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Biliary Ischemia Following Embolization of a Pseudoaneurysm after Pancreaticoduodenectomy

Roger Noun1, Smart Zeidan1, Carla Tohme-Noun2, Tarek Smayra2, Raymond Sayegh3

Departments of 1Digestive Surgery, 2Radiology and 3Gastroenterology, Hôtel-Dieu de France Hospital. Beirut, Lebanon

*Corresponding Author:
Roger Noun
Department of Digestive Surgery
Hotel-Dieu de France Hospital
Bd Alfred Naccache
Achrafieh BP
166830 Beirut
Phone +961-3.333.447
E-mail [email protected]

Received: 25 April 2006 Accepted: 5 May 2006

Visit for more related articles at JOP. Journal of the Pancreas


Aim To report an uncommon consequence of hepatic artery occlusion in the management of a bleeding pseudoaneurysm following pancreaticoduodenectomy. Imaging Analysis of a case involving a single patient in which a bleeding pseudoaneurysm of the gastroduodenal arterial stump following pancreaticoduodenectomy was treated by transcatheter arterial embolization. Case report Effective hemostasis necessitated interruption of the hepatic arterial flow and was complicated by biliary ischemia and intrahepatic biloma. Conclusion Transarterial embolization of the hepatic artery following  ancreaticoduodenectomy can result in biliary ischemia and biloma formation.


The occurrence of bleeding from a pseudoaneurysm after pancreaticoduodenectomy is a life-threatening condition with a mortality rate of up to 50% [1, 2]. Urgent laparotomy for primary repair of the bleeding artery is technically challenging, hazardous and does not eliminate the risk of rebleeding [3]. Transcatheter arterial embolization (TAE) is now considered the optimal therapeutic treatment; it prevents the need for high-risk emergency surgery and enables definitive hemostasis in up to 87% of cases [3, 4].

A bleeding pseudoaneurysm sometimes requires the interruption of the hepatic arterial flow for effective control. Current complications of the interruption of the hepatic arterial flow are related to parenchymal ischemia and include liver infarction and liver abscess [4, 5].

We report the case of a bleeding pseudoaneurysm of the gastroduodenal arterial stump treated by TAE of the hepatic artery for definitive hemostasis which led to biliary ischemia and intrahepatic biloma formation.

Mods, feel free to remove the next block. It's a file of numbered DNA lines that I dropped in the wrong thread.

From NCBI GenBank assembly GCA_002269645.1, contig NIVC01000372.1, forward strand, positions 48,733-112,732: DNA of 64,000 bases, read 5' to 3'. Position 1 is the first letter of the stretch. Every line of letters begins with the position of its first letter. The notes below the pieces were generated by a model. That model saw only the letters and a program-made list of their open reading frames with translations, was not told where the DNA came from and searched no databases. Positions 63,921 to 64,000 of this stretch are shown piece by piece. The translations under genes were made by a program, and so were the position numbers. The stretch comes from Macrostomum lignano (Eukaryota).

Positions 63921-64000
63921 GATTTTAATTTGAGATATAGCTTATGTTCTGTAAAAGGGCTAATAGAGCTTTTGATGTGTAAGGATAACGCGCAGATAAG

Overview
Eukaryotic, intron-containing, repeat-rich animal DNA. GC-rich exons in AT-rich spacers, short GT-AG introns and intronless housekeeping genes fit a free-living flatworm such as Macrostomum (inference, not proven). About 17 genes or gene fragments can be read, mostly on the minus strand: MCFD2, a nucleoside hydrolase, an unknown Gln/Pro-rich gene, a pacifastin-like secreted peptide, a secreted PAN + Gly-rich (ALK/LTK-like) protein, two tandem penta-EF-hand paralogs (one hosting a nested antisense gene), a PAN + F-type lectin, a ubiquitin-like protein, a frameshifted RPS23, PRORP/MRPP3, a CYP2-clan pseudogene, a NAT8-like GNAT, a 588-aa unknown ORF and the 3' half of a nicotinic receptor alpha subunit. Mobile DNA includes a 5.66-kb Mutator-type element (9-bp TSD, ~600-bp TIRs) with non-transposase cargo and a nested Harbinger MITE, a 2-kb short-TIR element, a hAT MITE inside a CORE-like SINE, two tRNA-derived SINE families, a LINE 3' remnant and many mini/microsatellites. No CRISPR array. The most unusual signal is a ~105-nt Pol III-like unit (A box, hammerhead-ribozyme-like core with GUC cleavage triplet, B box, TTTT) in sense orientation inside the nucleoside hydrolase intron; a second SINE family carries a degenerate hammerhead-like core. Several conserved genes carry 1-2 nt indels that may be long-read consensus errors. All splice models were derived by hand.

A 58-year-old male underwent a pancreaticoduodenectomy based on a diagnosis of ampullary carcinoma. He had a medical history of lymphoma which had been treated by radiotherapy and splenectomy 20 years prior to presentation. A high output pancreatic fistula occurred 7 days postoperatively and was managed by percutaneous drainage, antibiotics and total parenteral nutrition. Nineteen days postoperatively, following the appearance of blood in the abdominal drain and hematemesis, emergency abdominal angiography was performed. Bleeding from a 1 cm pseudoaneurysm of the gastroduodenal artery stump was evident and selective embolization was performed into the pseudoaneurysm cavity using microcoils with effective initial hemostasis (Figures 1 and 2). Bleeding recurred 36 hours later, and angiography was urgently repeated showing a recurrence of the bleeding from the gastroduodenal arterial stump. A covered stent was not readily available; therefore, interruption of the hepatic artery by distal to proximal embolization of the extravasation site was necessary (Figure 3). The patient remained hemodynamically stable throughout this period during which resuscitation included five units of packed red blood cells. Liver function tests, including transaminase levels remained within the normal range for 6 days post-hepatic artery embolization. Fever and leukocytosis developed 10 days following the final occlusion of the hepatic artery. A contrast-enhanced abdominal computed tomography demonstrated a fluid collection without a rim enhancement within the left lobe of the liver treated by percutaneous drainage and corresponded to an intrahepatic biloma (Figure 4). The patient recovered and was discharged from the hospital 54 days postoperatively. Initially, the external biliary fistula drained 500 mL/day but resolved following 3 months of percutaneous drainage.


Figure 1. A 1.0 cm pseudoaneurysm of the gastroduodenal artery stump with extravasation.


Figure 2. Obliteration of the gastroduodenal artery stump pseudoaneurysm by coil embolization.


Figure 3. Complete obliteration of the hepatic artery by distal to proximal coil embolization of the extravasation site.


Figure 4. Contrast-enhanced abdominal CT demonstrating an intrahepatic biloma within the left lobe treated by percutaneous drainage.